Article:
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A Heroine of the North
Memoirs of Charlotte Selina Bompas (1830-1917)
Wife of the First Bishop of Selkirk (Yukon)

With Extracts from Her Journal and Letters

Compiled by S.A. Archer

London: SPCK, 1929.

(Contributed by a Niece)

THE Reverend William Carpenter Bompas, who had been labouring in Northern Canada under the Church Missionary Society for nine years, was recalled to England in 1873 to be consecrated first Bishop of the newly formed Diocese of Athabasca.

The journey from this isolated mission took many months. A vivid description of its dangers and difficulties is given by Archdeacon Cody in his book, "An Apostle of the North." Indeed, these memoirs of Mrs. Bompas will be even more interesting and thrilling if read with a copy of this book at hand.

Mr. Bompas, who was now forty years old, was consecrated early in May, 1874, and was married a few days later, being anxious to return to his work before the short Northern summer was over. His wife, the subject of this memoir, was his cousin Charlotte Selina (Nina), a younger daughter of Joseph Cox, M.D., of Montague Square, London, and was just four years his senior, having been born on February 24, 1830. Dr. Cox belonged to a Worcestershire family, of which a cadet branch had migrated to Gloucestershire, where they owned property in the neighbourhood of Bristol, Overn Hill, with its beautiful grounds, and the old manor house of Fishponds.

Most of this land has now been built over, though some of the trees and the handsome iron gates remained until recently.

He married Charlotte, a daughter of Mr. George Skey, of the Hythe, Upton-on-Severn, and a sister to Mr. Frederick Carpenter Skey, C.B., the celebrated surgeon. [The Skeys—for long settled in Worcestershire and Gloucestershire—are of Dutch extraction; the family possess a tree of uninterrupted descent from Sir William Skeye, Kx., who came to England with Queen Matilda, 1137.] Both she and her sister Sophia were brilliant musicians, and the Skeys, and neighbouring families at the Hythe and Ham House, were noted for their musical parties. This talent was inherited by my Aunt Nina and her sister Julia (Mrs. Bengough), and they had the advantage of the best masters in music and singing when living in Italy for many years.

Her father, with his wife and four surviving children, went to reside in Italy in the forties, as he suffered much from asthma, and hoped to obtain some relief in a warmer climate.

They lived for many years at Castelmare in the Palazza Partana on the heights above the beautiful Bay of Naples, so that the early and most impressionable years of her life were passed in Italy. It was in Naples that she "came out," and we children used to love to hear from the aunts descriptions of all their gaieties: the naval dances when the Fleet was in, sometimes prolonged to breakfast-time; the picnics and excursions to everything of interest in the neighbourhood. At her first ball she had the honour of dancing with the King, an interesting event for a young girl to remember. I can recall my mother saying what a beautiful girl she thought her when they first met—her dazzling, fair complexion and bright blue eyes, with the regular, refined features characteristic of her father's family. She was full of spirit and joie de vivre, musical, cultivated, artistic, loving all that was beautiful in Rome and Florence.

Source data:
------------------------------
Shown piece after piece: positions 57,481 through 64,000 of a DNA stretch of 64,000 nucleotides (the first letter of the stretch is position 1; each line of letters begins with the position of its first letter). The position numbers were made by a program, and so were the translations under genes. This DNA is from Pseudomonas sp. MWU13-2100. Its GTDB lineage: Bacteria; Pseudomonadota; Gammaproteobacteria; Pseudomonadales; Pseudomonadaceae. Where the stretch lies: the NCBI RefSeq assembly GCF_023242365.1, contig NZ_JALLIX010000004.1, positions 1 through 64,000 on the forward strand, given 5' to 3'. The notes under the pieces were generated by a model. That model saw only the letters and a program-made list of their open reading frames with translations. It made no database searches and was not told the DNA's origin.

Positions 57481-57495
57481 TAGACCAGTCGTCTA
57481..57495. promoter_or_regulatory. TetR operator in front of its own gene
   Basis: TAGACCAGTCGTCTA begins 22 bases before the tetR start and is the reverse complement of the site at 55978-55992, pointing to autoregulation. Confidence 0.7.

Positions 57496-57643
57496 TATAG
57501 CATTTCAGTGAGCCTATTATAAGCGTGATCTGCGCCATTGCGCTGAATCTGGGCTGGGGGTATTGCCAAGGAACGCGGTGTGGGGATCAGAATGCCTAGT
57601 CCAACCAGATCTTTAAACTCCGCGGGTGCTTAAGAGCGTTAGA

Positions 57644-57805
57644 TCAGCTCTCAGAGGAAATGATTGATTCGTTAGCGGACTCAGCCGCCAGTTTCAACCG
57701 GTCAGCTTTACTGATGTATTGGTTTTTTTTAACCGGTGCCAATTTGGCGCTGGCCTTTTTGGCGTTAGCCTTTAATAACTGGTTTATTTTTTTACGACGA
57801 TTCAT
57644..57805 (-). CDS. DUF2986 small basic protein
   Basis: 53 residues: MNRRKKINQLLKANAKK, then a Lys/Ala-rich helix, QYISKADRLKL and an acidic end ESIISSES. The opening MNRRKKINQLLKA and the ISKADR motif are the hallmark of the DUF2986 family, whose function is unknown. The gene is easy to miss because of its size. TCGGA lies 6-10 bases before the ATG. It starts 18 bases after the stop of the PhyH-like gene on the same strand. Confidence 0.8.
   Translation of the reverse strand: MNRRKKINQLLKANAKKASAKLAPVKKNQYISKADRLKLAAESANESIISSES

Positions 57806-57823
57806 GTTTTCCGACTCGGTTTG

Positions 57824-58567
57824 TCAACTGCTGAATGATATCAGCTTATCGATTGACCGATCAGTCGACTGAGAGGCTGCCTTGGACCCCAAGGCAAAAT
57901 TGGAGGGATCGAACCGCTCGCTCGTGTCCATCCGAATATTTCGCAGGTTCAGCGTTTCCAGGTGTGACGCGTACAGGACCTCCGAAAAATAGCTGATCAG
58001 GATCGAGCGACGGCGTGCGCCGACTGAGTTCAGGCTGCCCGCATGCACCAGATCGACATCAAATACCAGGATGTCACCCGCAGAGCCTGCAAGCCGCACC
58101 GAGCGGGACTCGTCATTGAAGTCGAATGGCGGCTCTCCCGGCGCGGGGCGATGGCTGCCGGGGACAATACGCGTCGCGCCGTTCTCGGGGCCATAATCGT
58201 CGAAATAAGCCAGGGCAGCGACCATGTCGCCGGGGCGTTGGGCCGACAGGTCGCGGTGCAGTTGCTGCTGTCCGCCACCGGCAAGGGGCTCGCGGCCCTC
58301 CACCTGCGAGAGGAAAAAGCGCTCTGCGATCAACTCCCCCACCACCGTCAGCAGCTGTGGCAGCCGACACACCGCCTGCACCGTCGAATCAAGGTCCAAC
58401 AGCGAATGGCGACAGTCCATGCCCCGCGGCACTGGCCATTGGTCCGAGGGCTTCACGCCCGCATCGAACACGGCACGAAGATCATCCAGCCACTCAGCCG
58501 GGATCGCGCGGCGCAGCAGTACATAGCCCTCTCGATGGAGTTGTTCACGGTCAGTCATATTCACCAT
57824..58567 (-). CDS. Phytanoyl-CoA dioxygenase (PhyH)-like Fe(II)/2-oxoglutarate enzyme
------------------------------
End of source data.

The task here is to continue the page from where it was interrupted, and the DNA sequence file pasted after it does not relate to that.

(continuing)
Such was her early youth—a contrast, indeed, to the life that she gave in later years so wholeheartedly to her Master's work.

To write what we remember of our beloved Aunt Nina is not easy, for there are big gaps between youthful memories and the different visits she paid to England after her marriage. One recalls her brightness (for she always looked on the bright side of things), and her vivacity, and that she was by nature self-willed, impulsive, sympathetic, full of kind thoughts for others. She had a wonderfully active brain, and her powers of description are shown by her letters, bringing life in the far West of Canada before us as a series of pictures. In those days it was very far away, for communication was difficult, and the eagerly expected mails were often delayed, perhaps for weeks, even months.

She wrote many stories in early years; her best, perhaps, was "Niccolo Marini," a tale of the Italian revolution; she also contributed to magazines—in fact, her pen was always busy. She wrote many charming verses, beautiful thoughts, grave or gay, just as the fancy took her. "The Aunts" often stayed with us when we were young, and I well remember one room at the top of the Vicarage that we were not allowed to play in, as Aunt Nina used to write there. There were two windows looking different ways over the big chestnut-trees towards the river, and there she loved to stay—leaning on the window-seat with her head in her hands, dreaming and planning many things, little thinking what a wonderful call to the mission field lay before her. In Italy she had drunk in everything that was beautiful in music and art, and acquired, like her brother [The Rev. J. Mason Cox, M.A., St. John's College, Oxford, Vicar of Bishop's Tawton, Prebendary of Exeter] and sisters, a perfect mastery of the Italian language. Even as an old lady she always carried her Dante in her pocket.

For a few years after her return to England from Italy, she lived with her elder sister Emma at Babbacombe, Torquay, and it was there that in 1874 her cousin for the second time asked her to be his wife and share with him his work in the mission field. [Miss Emma Sophia Cox, for many years a resident in the Close at Salisbury, where she was well known and loved by many. She died in February, 1901.] Few knew what a terrible wrench the parting caused by Nina's marriage was to the two sisters. It was to Emma that most of the letters included in this volume were written from Canada.

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